Gone are the days when men had but one proven option for what to carry to the office: a briefcase. "The choice used to be black, brown, chestnut, leather, and you're done," says Tom Kalenderian, the executive vice-president for menswear at Barneys New York. That isn't the case in the Digital Age, when schlepping papers to and from work is no longer a workbag's primary function. The need to have computers, eReaders, smartphones, and iPods on your person at all times has given rise to an endless variety of dude satchels. That, and people have gotten into the habit of stuffing their lives in their bags. "We're cramming things in," says Kalenderian. This means the workplace is seeing more totes, backpacks, and shoulder bags than ever before.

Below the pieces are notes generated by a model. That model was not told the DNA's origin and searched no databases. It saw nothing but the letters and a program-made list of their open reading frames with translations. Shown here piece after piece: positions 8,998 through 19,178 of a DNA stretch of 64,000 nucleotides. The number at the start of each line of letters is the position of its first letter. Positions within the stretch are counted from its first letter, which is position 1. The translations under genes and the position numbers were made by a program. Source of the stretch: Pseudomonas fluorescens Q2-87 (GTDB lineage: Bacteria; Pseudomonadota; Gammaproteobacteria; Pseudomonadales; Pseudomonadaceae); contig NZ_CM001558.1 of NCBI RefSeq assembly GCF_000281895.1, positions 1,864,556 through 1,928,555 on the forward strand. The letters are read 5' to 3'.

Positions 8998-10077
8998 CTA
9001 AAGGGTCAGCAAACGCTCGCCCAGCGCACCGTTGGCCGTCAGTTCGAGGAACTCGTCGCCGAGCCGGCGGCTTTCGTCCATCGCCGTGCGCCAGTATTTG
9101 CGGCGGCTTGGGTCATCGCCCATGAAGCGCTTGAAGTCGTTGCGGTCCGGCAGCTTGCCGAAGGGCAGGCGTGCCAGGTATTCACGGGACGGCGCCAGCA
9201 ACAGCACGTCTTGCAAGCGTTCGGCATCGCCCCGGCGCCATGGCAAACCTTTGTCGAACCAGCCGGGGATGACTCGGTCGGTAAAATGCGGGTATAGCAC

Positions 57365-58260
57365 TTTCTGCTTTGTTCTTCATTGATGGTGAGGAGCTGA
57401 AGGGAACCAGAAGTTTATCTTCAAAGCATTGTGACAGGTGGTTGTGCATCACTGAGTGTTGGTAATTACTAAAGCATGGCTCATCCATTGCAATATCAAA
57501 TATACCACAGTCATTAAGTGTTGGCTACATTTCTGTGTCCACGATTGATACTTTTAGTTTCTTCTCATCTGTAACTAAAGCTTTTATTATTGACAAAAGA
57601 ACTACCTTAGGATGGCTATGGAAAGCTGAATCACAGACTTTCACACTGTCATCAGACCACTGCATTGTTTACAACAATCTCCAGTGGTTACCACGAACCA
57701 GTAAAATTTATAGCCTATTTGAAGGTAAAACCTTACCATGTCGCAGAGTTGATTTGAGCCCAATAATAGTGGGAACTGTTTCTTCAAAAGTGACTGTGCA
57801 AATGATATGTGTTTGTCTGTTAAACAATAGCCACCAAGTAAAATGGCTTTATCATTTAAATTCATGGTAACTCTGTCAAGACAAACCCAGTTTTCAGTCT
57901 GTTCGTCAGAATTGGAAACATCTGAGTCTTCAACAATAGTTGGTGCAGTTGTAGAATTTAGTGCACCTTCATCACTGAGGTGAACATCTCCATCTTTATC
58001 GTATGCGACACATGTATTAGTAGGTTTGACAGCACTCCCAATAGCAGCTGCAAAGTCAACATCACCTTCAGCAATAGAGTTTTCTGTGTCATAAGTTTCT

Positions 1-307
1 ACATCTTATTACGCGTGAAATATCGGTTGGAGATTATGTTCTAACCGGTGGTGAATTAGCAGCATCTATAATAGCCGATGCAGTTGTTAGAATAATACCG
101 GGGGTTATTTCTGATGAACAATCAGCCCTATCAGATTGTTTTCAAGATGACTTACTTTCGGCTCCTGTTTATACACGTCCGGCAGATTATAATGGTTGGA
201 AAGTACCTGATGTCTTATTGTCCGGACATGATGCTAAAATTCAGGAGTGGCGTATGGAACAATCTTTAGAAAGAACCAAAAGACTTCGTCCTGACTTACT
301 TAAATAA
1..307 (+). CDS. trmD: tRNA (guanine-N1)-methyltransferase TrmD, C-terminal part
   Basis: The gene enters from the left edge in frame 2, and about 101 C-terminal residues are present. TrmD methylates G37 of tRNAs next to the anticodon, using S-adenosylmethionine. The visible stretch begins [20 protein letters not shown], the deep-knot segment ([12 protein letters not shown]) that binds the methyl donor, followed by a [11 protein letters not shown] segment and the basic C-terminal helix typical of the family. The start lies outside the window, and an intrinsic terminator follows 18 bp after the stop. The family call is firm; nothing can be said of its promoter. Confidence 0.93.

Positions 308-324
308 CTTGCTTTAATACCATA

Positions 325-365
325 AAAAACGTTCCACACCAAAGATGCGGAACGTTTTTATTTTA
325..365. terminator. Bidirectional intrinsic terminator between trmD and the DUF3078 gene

With such a wide variety of man-bag features—from synthetic or natural materials to structured or stuff-it-all-in shapes to hard or soft shells—men are starting to learn bag language, something that women have long understood. "Now there's a level of choice above function and a bag's appropriateness," says Cuan Hanly, creative director and general manager at Jack Spade, the bag company that turned the messenger sack into a spiffy fashion item. "It's also about how you want the bag to speak about your character and your appearance." To that end, Bloomberg Businessweek tapped four experts—Kalenderian, Hanly, editorial stylist Michael Nash, and stylist and luxury brand consultant Kate Schelter—to translate what your man bag says about you.